House Insurance

Why insurers are investing in digital broker experiences

Earlier this year, we asked our customers and prospective customers why they were making investments in their New Business Platform. We covered one of the reasons, improved response times, in the first part of this blog series.

One of the top three reasons we keep hearing was the need to support broker partners with the right tools that empower them to better serve policy holders. In this second blog, we explore why this is important and what the right tools are.

Why is broker technology a top priority for insurers?

The answer lies in the complexity of insurance products. Many policies, especially commercial and specialty products, are complex financial instruments. Consumers want to understand what they are purchasing and make sure they have the right coverages. This is especially important where the costs represent a significant investment for the policy holder. Consumers want advice from a trusted source and brokers are the face to many consumers.

From an insurer’s perspective, they want to validate their customers, ensure accuracy and adequate coverage. Brokers typically perform this initial assessment, and can screen poor risks from the selection process.

In a recent Willis Towers Watson survey, 94% of insurers said that distribution would be the area where technology would make the biggest difference over the next 5 years. Investment in brokers clearly helps to future-proof their business.

Brokers represent the insurer. Providing them with a technology platform ensures they can:

  • Educate and inform customers;
  • Explain all options available;
  • Ensure all policy holder risks are addressed; and
  • Match the insurer risk profile with the customer.

This ultimately builds a positive brand image for the insurer. 

To stay competitive, brokers need the right technology with access to a broad array of products online and quick, easy to use functionalities. When asked on panel if brokers, with the right tools, could re-obtain consumers who had chosen other distribution channels, Karim Hirji, Senior VP, International & Ventures, Intact Insurance said:

“There is a huge mushy middle group of consumers (outside those committed to broker distribution or those who prefer self-servicing) that don’t care how they buy their insurance. They just want to be able to connect quickly, find a fair price and a good product.”

Combine these benefits, and the important role played by brokers for so many insurers, it is no wonder investment to support broker partners is a top priority.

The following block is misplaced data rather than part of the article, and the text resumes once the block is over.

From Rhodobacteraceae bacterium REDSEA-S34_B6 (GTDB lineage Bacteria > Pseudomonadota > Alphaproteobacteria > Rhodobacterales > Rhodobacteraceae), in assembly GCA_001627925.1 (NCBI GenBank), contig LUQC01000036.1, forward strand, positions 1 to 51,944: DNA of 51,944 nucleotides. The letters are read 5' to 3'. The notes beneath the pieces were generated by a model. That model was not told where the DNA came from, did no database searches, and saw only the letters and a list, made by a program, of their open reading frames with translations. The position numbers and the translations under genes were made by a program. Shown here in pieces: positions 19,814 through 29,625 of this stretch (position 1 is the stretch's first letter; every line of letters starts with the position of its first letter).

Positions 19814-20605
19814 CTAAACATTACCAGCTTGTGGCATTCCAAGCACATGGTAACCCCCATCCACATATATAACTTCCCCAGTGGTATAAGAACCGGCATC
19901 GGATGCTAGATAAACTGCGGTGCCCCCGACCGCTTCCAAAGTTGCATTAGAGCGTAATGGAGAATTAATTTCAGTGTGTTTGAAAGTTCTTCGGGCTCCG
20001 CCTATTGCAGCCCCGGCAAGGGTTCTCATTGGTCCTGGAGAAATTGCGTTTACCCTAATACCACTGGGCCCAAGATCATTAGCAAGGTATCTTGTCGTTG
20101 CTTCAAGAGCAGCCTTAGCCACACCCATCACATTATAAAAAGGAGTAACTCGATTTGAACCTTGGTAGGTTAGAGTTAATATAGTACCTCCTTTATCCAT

What are the key technology investments?

With such a range of available insurance software, it’s difficult to pinpoint what the “right” investment is for the insurer. We share our analysis from customer feedback and our ~20 years of experience delivering technology solutions. 

Online Services

Brokers today need to be mobile to serve customers wherever they are, including small and large business owners, farmers or personal lines risks. Providing brokers with access to online tools, that can be presented on mobile devices at the point of sale is critically important. They need quick and accurate policy, price, rating, and product information to establish their reputation as trustworthy partners.

Data Collection, Analysis and Distribution

Michael Lyman of Accenture recently wrote about 8 emerging technology trends impacting brokers. One of the top trends is the establishment of Intelligent Enterprises: Greater data flows from a rising number of sources, coupled with increasingly powerful analytics systems, are enhancing the speed and quality of decision-making within organizations.

Insurers that fit this designation should invest in technology that makes this information available to brokers in their customer servicing and new business roles. Such investment will serve both carriers and brokers, but only if carriers share the information.

The result: Improved productivity and lower costs. 

Connect Broker, Underwriter and Consumer

A 2014 study by Morgan Stanley and Boston Consulting Group found consumers interacted less with their insurance provider than any other industry. This lack of interaction limits insight into consumer behaviour, consumer needs, and inhibits the creation of customized solutions. The insertion of a broker channel can exacerbate this problem, but with technology, it can instead act to improve interaction.